1
$\begingroup$

Prove inequality $3^{n}≤4n!$ for $n≥4$ with mathematical induction.

Base step: $n=4$

$3^{4}≤4*4!$

$81≤96$, so statement is true.

Inductive step: We need to prove that this $3^{n+1}≤4(n+1)!$ is true.

To get left side we only need to multiply whole statement $3^{n}≤4n!$ with 3.

After that we get: $3^{n+1}≤12n!$

Now we want to show that $12n!>4(n+1)!$ ?

If my assumption is correct, how should i solve this inequality $12n!>4(n+1)!$ ?

$\endgroup$
  • $\begingroup$ $$\frac{4(n+1)!}{4n!}=(n+1)>3=\frac{3^{n+1}}{3^n}.$$ $\endgroup$ – Jack D'Aurizio Jul 25 '16 at 22:56
  • $\begingroup$ You want $12n!\le 4(n+1)!$, not the converse! $\endgroup$ – egreg Jul 25 '16 at 22:58
  • $\begingroup$ $3^{n+1}=3\cdot 3^n \leq (n+1)\cdot 3^n$ since $n\geq 4$. Now apply induction hypothesis and make a comparison to replace $3^n$ and complete. $\endgroup$ – JMoravitz Jul 25 '16 at 22:59
3
$\begingroup$

HINT By hypothesis, $n+1>3$

$\endgroup$
2
$\begingroup$

Here is a sketch of the core induction argument--if you can understand each "why" in the margin, then the rest is a formality: \begin{align} 3^{k+1}&= 3\cdot3^k\\[1em] &\leq 3(4k!)\tag{why?}\\[1em] &< (k+1)(4k!)\tag{why?}\\[1em] &= 4(k+1)!\tag{why?} \end{align}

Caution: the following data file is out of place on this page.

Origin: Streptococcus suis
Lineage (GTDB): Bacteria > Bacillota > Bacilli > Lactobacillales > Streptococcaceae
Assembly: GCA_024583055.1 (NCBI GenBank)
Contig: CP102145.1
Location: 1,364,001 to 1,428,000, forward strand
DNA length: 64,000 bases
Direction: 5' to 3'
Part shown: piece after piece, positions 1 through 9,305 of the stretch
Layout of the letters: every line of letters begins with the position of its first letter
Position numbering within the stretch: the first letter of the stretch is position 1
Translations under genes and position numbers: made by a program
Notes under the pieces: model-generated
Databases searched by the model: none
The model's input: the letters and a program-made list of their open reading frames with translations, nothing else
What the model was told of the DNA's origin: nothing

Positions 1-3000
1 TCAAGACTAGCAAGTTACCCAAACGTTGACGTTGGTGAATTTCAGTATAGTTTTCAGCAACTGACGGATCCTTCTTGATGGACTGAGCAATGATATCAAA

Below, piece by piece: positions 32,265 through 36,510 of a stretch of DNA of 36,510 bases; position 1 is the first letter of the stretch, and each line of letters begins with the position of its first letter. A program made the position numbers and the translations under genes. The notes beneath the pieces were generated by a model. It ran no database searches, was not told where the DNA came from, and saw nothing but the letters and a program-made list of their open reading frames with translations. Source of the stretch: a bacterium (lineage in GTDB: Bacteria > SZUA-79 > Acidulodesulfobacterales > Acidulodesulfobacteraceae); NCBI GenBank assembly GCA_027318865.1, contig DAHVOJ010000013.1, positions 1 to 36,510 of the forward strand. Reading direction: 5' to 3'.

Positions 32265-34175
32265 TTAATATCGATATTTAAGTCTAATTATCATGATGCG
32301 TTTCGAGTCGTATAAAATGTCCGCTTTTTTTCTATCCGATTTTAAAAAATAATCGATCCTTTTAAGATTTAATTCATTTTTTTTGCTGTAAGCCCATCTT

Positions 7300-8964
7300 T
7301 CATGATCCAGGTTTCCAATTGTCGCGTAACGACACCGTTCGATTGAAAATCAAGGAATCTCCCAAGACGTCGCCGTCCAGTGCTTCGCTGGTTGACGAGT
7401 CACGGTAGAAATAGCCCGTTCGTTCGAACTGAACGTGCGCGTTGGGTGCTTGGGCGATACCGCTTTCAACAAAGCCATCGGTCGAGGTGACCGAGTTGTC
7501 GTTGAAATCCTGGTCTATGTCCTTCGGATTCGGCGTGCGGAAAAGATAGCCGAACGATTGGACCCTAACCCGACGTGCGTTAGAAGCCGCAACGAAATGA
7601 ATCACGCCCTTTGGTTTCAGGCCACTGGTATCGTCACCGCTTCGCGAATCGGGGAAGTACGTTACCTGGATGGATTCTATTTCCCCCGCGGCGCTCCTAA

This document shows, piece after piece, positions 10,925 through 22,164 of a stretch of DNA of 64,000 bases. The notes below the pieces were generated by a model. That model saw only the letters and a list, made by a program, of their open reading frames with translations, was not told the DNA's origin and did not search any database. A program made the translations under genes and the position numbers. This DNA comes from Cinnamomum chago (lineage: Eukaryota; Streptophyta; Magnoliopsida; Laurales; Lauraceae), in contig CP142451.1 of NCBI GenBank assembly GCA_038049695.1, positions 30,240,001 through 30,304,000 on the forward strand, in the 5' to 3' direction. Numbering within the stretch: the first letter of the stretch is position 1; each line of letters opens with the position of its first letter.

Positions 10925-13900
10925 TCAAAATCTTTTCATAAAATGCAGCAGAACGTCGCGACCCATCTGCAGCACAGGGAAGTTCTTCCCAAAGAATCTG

$\endgroup$
1
$\begingroup$

Hint $ $ Equivalently we seek to prove that $\,f(n) = 4n!/3^n \ge 1\,$ for all $\,n\ge 4.$

Note $\,f(4)\ge1\,$ and $\,f(n\!+\!1)/f(n) = (n\!+\!1)/3 \ge 1\,$ for $\,n\ge 4\,$ so $\,\color{#c00}{f(n\!+\!1) \ge f(n)}\,$

Hence the induction reduces to a trivial one: $ $ an $\rm\color{#c00}{increasing}$ sequence stays $\,\ge\, $ its initial value. From this view, the induction step becomes obvious, boiling down to transitivity of $\,\ge,\,$ i.e.

$$\begin{align} f(n)\ge f(4)\,&\Rightarrow\, \color{#c00}{f(n\!+\!1)\ge f(n)} \ge f(4)\\[0.3em] {\rm i.e.}\quad P(n)\,&\Rightarrow\,P(n\!+\!1)\end{align}$$

Remark $ $ This is not an ad-hoc trick. Rather, it is a special case of a general method of transforming such problems into a simpler form where the inductive step is more obvious. It is a special case of multiplicative telescopy. Follow the link for many further examples.

Note that once you prove by induction that result about increasing sequences, you can invoke the result as a Lemma for other induction problems of this type (which are quite common, as you can see from the links).

$\endgroup$

Your Answer

By clicking “Post Your Answer”, you agree to our terms of service, privacy policy and cookie policy

Not the answer you're looking for? Browse other questions tagged or ask your own question.